An examination of designer and user perceptions of JAD and the traditional IS design methodology
Abbreviated Journal Title
information systems design; user-designer perceptions; semantic gap; joint application design; systems development methodologies; linear; regression; PARTICIPATIVE SYSTEMS-DESIGN; INFORMATION-SYSTEMS; IMPLEMENTATION; COMMUNICATION; INVOLVEMENT; SUCCESS; MODEL; POWER; Computer Science, Information Systems; Information Science & Library; Science; Management
Software design methodologies abound, with each claiming to be the solution for enhancing user participation in the systems analysis and design process. Joint applications design (JAD) is an approach that draws upon the strengths of group dynamics to facilitate requirements determination. JAD has been advocated for enhancing user participation and tapping user creativity in the systems design process. However, these claims are based on case studies and anecdotal evidence with limited empirical justification. This research compares the effects of the JAD and the traditional IS design methodology relative to the interactions between users and designers, consensus management, and user acceptance of the design specifications. This effort draws upon data from 94 pairs of designers and users associated with 57 different projects that utilized either the traditional IS design or JAD methodology. Results suggest that designers perceived JAD as being superior to the traditional IS design method with respect to the quality of user-designer interactions, effectiveness of consensus management, and user acceptance of design specifications. Users were less enamored on finding that JAD only promoted superior user-designer interactions. (C) 1997 Elsevier Science B.V.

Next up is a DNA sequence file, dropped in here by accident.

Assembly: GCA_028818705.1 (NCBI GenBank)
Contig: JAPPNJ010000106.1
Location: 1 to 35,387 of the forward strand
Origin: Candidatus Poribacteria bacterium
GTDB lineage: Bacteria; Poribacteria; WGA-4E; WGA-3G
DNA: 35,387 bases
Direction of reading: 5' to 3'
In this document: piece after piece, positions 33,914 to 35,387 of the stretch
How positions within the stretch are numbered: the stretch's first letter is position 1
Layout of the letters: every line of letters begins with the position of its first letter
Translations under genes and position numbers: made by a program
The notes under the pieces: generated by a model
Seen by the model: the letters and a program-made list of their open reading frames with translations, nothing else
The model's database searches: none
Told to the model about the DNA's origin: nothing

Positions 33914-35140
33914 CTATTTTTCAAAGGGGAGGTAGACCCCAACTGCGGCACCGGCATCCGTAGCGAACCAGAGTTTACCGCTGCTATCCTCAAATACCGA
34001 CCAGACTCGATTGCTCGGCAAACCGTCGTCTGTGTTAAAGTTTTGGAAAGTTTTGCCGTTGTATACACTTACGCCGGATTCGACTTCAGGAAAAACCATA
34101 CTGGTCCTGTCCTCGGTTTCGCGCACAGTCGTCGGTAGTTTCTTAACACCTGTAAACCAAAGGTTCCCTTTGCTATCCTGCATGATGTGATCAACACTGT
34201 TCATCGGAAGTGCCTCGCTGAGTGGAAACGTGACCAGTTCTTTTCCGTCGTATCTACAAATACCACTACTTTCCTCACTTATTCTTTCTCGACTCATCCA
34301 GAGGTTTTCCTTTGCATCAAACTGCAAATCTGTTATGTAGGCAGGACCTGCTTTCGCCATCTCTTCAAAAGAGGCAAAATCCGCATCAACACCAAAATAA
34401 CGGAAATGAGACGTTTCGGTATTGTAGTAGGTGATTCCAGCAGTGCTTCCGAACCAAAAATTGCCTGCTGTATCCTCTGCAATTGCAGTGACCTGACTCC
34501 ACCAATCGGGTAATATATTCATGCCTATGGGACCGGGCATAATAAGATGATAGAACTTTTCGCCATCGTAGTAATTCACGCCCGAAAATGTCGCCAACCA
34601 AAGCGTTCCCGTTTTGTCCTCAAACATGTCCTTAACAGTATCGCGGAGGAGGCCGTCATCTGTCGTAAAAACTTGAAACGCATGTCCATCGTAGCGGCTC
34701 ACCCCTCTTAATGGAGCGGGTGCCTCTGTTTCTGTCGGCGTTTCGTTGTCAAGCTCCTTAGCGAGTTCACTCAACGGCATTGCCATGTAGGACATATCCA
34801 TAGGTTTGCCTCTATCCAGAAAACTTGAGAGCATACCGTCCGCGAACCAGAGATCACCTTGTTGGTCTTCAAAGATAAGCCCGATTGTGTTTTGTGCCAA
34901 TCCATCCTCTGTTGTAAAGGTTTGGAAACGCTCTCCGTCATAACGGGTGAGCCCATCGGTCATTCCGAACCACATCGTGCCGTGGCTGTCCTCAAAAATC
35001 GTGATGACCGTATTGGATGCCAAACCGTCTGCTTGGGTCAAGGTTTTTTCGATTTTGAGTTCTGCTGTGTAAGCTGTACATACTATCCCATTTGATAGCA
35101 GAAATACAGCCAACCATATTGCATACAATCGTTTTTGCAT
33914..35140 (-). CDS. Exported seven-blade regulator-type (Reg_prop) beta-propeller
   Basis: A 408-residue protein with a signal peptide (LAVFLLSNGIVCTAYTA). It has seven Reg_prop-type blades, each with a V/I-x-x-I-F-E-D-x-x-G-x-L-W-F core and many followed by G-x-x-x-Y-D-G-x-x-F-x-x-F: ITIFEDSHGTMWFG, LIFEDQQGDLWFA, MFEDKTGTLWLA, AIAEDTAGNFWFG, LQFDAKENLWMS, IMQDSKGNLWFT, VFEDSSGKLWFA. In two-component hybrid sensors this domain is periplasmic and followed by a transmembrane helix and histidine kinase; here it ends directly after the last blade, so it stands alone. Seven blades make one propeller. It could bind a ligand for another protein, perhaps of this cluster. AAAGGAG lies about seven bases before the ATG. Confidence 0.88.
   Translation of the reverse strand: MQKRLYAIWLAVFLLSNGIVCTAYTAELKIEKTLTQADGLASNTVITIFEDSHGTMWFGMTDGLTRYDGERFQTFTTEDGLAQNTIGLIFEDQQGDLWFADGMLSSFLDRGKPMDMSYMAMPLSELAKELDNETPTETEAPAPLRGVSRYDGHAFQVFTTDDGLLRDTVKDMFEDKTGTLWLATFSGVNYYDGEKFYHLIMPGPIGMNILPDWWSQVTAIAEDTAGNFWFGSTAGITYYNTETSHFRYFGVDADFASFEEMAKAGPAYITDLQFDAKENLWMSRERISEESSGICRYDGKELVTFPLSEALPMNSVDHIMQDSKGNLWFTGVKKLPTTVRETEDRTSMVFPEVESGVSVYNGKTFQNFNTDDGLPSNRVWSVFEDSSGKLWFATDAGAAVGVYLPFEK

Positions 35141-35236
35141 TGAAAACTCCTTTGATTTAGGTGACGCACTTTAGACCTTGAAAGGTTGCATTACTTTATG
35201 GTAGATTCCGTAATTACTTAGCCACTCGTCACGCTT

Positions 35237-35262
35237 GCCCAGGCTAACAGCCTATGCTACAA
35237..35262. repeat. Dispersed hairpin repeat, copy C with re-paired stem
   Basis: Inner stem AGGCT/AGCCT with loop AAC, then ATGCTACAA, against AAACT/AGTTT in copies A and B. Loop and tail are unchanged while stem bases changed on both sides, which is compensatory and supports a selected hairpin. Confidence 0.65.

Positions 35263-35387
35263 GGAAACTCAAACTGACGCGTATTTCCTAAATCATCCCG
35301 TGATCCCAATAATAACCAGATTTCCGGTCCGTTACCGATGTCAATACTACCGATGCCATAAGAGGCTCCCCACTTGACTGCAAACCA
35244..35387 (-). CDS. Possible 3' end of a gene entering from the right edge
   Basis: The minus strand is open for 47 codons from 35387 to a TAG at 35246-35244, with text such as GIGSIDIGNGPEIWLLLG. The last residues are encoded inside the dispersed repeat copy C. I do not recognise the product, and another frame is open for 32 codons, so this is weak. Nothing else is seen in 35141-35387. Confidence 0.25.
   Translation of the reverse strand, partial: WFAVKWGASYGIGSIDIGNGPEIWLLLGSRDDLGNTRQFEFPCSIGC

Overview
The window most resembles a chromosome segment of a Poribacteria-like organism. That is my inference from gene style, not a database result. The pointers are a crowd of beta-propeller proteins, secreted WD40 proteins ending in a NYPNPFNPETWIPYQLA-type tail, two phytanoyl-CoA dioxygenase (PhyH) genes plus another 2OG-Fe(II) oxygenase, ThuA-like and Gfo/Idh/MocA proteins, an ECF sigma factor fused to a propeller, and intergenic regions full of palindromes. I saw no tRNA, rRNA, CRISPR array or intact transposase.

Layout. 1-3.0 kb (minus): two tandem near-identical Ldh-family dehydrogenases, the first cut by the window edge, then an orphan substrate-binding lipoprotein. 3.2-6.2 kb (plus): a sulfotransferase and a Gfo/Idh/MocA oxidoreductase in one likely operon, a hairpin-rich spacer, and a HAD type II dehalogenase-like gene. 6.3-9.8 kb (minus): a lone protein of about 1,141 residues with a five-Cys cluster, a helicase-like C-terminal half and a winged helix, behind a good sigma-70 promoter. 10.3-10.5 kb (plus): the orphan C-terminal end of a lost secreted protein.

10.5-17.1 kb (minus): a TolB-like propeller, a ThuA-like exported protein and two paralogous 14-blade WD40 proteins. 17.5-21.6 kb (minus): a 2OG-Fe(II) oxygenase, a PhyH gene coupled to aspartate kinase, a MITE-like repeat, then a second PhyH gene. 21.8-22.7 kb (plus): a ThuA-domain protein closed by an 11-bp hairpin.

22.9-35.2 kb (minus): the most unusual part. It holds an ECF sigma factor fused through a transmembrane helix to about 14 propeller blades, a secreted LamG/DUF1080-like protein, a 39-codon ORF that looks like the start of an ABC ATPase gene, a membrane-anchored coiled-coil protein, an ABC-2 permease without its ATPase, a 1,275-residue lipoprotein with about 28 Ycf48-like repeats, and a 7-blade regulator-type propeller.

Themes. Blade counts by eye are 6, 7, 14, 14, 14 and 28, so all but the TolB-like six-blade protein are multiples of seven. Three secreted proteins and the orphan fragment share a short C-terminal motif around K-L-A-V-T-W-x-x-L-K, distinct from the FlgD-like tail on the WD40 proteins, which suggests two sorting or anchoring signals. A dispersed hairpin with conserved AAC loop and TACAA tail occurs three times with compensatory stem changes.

Information & Management
"An examination of designer and user perceptions of JAD and the traditional IS design methodology" (1997). Faculty Bibliography 1990s. 2059.